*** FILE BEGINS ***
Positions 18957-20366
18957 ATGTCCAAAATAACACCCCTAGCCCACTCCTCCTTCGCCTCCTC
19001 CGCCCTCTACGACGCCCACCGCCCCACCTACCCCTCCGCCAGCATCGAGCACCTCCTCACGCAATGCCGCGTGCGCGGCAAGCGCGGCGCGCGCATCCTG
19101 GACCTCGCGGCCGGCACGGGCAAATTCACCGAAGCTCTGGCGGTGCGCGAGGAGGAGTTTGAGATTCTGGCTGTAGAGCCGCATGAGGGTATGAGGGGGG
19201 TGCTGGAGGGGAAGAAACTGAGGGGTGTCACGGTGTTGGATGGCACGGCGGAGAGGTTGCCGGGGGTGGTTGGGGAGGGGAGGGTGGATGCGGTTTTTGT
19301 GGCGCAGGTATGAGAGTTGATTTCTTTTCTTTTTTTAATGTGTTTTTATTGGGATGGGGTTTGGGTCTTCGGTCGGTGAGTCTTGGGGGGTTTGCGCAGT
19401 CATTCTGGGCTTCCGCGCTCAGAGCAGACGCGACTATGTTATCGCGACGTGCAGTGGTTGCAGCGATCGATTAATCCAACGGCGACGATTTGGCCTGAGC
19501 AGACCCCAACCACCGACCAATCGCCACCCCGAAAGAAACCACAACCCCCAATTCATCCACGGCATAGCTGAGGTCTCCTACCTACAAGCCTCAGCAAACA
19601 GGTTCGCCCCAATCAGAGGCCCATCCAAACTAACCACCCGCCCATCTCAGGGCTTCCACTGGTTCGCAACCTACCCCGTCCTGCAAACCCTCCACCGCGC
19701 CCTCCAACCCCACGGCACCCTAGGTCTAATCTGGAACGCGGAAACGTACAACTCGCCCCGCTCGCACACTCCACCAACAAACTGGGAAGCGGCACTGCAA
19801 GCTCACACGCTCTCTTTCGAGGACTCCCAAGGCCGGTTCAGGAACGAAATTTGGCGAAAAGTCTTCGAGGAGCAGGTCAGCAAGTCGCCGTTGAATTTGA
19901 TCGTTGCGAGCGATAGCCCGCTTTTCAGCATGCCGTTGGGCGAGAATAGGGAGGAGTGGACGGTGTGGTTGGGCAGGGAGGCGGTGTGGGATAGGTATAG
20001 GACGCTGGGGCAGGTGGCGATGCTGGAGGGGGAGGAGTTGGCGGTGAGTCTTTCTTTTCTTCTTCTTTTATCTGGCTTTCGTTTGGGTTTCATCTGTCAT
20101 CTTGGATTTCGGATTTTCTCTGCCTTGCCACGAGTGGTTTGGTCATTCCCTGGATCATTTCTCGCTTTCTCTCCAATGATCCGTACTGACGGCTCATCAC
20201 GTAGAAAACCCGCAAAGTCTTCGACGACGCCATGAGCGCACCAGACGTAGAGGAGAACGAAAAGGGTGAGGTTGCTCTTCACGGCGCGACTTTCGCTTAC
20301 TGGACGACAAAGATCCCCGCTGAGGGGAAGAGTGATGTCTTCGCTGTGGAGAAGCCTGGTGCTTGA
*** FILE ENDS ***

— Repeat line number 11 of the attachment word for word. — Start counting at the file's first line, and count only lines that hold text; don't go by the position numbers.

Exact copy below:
19801 GCTCACACGCTCTCTTTCGAGGACTCCCAAGGCCGGTTCAGGAACGAAATTTGGCGAAAAGTCTTCGAGGAGCAGGTCAGCAAGTCGCCGTTGAATTTGA